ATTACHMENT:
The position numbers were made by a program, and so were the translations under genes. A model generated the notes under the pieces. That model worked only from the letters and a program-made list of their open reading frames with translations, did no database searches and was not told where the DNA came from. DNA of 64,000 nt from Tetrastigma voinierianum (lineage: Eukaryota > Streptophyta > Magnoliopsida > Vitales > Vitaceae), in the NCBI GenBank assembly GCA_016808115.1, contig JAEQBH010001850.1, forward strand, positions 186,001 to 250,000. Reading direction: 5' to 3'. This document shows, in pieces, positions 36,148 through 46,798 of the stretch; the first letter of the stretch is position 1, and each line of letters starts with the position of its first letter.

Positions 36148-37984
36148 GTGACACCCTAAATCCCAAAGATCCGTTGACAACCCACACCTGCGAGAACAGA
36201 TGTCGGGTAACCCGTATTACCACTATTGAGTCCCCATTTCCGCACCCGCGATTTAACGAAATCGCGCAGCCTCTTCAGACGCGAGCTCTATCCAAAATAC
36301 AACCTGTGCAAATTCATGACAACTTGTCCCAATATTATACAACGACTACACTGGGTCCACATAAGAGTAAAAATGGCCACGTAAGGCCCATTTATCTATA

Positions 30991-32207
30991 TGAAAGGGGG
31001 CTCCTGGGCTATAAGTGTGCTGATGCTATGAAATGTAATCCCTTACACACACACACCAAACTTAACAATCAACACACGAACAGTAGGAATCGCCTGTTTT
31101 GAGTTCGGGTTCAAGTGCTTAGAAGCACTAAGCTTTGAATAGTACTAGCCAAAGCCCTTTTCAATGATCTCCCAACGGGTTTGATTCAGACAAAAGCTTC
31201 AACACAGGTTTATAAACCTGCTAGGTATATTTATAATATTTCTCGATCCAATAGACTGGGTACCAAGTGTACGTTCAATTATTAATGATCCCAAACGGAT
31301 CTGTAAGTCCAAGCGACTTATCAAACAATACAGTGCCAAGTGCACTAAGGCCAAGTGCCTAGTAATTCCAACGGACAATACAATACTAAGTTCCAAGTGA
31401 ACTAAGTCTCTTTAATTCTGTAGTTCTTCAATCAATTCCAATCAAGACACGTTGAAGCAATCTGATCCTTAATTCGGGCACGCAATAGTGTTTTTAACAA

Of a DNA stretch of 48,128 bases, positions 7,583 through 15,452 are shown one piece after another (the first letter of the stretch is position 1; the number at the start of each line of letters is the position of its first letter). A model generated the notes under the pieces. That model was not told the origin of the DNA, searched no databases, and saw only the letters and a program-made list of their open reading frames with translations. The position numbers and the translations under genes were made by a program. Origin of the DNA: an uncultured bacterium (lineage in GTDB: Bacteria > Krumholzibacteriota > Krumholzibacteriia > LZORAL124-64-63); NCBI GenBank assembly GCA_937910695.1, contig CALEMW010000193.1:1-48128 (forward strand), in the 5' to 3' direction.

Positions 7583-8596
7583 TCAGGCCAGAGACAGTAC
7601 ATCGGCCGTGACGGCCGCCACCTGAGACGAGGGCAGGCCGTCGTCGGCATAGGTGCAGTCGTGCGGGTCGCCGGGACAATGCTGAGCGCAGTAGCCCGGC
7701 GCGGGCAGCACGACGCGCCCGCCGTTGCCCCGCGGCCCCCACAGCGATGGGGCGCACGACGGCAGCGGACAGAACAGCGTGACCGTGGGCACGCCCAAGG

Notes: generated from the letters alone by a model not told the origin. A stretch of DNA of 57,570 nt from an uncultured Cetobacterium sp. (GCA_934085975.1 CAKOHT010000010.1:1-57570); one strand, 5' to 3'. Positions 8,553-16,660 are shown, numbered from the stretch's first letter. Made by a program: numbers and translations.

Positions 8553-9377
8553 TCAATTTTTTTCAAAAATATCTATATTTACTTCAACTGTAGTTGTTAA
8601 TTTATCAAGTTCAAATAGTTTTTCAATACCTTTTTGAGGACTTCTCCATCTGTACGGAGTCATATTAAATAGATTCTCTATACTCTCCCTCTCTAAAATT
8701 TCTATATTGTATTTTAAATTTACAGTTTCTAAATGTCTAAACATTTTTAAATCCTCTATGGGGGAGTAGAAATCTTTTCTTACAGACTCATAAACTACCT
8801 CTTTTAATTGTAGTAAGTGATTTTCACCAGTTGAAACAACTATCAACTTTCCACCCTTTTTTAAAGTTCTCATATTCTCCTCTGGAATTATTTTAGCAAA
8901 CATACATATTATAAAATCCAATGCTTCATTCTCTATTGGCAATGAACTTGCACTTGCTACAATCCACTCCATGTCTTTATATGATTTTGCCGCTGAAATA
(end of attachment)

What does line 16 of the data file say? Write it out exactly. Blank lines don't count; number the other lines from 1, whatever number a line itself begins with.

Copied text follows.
7601 ATCGGCCGTGACGGCCGCCACCTGAGACGAGGGCAGGCCGTCGTCGGCATAGGTGCAGTCGTGCGGGTCGCCGGGACAATGCTGAGCGCAGTAGCCCGGC